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Tunisia: How a cooking contest has brought rural voters to the ballot box

Women take part in a cooking contest organised by the association Tunisia Youth Impact to encourage people to vote in the country's presidential elections.
Women take part in a cooking contest organised by the association Tunisia Youth Impact to encourage people to vote in the country's presidential elections. Romain Houeix / France 24

Can a couscous curb abstention? An association in Tunisia believes that it can. Tunisia Youth Impact is using cooking contests to encourage young Tunisian women in rural villages to go to the ballot box and vote in the country’s presidential election. 

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It is Saturday, October 12, in the small rural town of Echamine, around 20km south of Tunis. The next day, the country will vote in the second round of a presidential election pitting Nabil Karoui against Kais Saied in a head-to-head runoff.

But the chances are that here and in towns like it across the country, not everyone – in fact fewer than half of voters – will be heading to the ballot box. In the first round, the national turnout was just 48.98%.

Tunisia Youth Impact is hoping to change that, all through the power of gastronomy. Its Voticook cooking contests, in which participants vote for the winner, aims to raise awareness among rural populations, and particularly women, of the importance of participating in the democratic process.

Practice vote

“It’s a practice vote,” explains Wafa Tarhouni, president of the association. “It’s a competition between a certain number of women who compete through their dishes to be elected by the diners at the meal.”

From electoral lists to voting booths and sealed ballot boxes, the volunteers from Tunisia Youth Impact strive to match as closely as possible real-life voting conditions. The only difference is that the ink into which voters in Tunisia are normally required to dip their fingers to show they have cast their ballot has been replaced by a mixture of water and shampoo.

In Echamine, the day’s contest is being held in the concrete courtyard of a two-story house, still only half-built. It is the home of mother-of-four Hinda Jlass who, surrounded by her children and with a smile on her face, is preparing her own couscous for the competition.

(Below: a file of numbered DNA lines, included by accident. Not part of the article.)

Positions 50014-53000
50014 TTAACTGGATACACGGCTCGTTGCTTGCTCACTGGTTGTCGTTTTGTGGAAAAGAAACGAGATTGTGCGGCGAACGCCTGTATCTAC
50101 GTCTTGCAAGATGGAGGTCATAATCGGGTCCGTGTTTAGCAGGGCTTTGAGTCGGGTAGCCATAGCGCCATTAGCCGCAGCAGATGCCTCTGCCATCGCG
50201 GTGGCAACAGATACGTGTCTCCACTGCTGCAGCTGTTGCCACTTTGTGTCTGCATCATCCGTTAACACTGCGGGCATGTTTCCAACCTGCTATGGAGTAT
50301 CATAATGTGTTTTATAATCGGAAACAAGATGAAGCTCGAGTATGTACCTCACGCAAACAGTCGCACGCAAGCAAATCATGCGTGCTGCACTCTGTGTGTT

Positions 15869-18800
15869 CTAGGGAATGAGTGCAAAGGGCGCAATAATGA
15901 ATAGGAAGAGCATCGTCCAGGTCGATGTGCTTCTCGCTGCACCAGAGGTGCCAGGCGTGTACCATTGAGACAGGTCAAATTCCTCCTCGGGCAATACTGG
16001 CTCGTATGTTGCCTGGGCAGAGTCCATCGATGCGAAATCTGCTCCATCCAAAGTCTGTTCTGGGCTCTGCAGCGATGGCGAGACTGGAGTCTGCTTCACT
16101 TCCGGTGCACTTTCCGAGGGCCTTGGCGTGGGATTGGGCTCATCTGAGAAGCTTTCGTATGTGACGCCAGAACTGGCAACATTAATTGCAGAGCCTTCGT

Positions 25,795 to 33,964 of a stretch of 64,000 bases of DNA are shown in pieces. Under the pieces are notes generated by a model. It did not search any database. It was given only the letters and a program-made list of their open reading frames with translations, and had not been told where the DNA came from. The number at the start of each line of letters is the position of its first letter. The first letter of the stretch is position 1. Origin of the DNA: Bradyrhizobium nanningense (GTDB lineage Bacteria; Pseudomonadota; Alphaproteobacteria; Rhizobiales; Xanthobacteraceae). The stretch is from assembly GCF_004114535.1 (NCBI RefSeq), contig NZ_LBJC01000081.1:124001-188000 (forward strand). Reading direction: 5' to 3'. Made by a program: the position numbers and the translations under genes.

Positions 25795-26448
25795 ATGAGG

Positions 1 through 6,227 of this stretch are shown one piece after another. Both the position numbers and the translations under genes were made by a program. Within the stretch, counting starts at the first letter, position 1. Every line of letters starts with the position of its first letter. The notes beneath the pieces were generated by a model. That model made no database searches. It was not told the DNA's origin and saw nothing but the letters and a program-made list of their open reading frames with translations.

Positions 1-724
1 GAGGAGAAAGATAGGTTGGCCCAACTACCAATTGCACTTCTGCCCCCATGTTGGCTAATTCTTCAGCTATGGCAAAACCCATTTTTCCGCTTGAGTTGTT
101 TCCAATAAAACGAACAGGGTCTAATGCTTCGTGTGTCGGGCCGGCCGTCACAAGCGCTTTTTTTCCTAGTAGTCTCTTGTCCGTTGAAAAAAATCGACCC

“This event is above all a way of getting together with other women, and the essential thing is to participate,” she says.

Participating is something the 50-year-old housewife also plans to do on Sunday when she will cast her ballot in the second round of the presidential election. It will be only the second time she has voted in her life.

Cooking contest host Hinda Jlass prepares couscous in her kitchen.
Cooking contest host Hinda Jlass prepares couscous in her kitchen. Romain Houeix / France 24

 

At noon, Jlass is joined by the other competitors from the village, seven in all. These are the candidates. But rather than a political programme they will be presenting their best culinary creations to the electors – in this case a group of around fifty people.

EU observers

Each competitor will get a chance to say a few words about their dish – mainly couscous but also plates of macaroni and a rice dish, all accompanied by traditional mechouia salads and honey-flavoured makroudh pastries.

The “electors” will taste each concoction before voting for their favourite, using the exact same procedure they will use to cast their ballot in the presidential election the next day. Tunisia Youth Impact volunteers will be on hand to guide them through the voting process and make sure no one misses a step that might invalidate their vote.

Adding to the realism is the presence of members of the ISIE, the Tunisian election authority, and Stefan Ziegler, a European Union election observer.

 

Competitors take part in a cooking contest in Echamine, Tunisia.
Competitors take part in a cooking contest in Echamine, Tunisia. Romain Houeix / France 24

 

 

“It’s original and everyone seems to be having fun,” Ziegler says with a smile. “It can only be a good thing for Tunisian democracy.”

After the vote, the ballots are counted. It is another opportunity for volunteers to point out the mistakes that might lead to a vote being declared invalid: a signature instead of a cross next to the chosen candidate, for example.

A clear winner soon emerges: Najwa Jlass, the sister of the hostess.

“I’m of course very happy to have won,” she says, clearly a little moved. “But what makes me happier is to see our community come together like this.” She adds that she will be going to vote “for real” the next day.

 

 

Sealed ballot boxes are used to mimic voting conditions in the presidential election as closely as possible.
Sealed ballot boxes are used to mimic voting conditions in the presidential election as closely as possible. Romain Houeix / France 24

 

 

 

Massive task

Tunisia Youth Impact has been granted funding to help mobilise voters in three Tunisian governorates near Tunis: Ben Arous, Béja and Zaghouan. For the group’s 60 volunteers, it is a massive task.

“The ISIE only oversees the smooth running of the elections, not the mobilisation of voters,” says Aymen Saleh, 36, the association’s spokesperson. “We are the only association operating in these three governorates.”

Nevertheless, for the first round of the presidential elections, held on September 15, Tunisia Youth Vote estimates it helped get around 1,000 people out to vote.

It may be a drop in the ocean among a population of more than 11 million people, but one helping to support democratic ideals in a place where free and fair elections are still a new concept.

 

 

 

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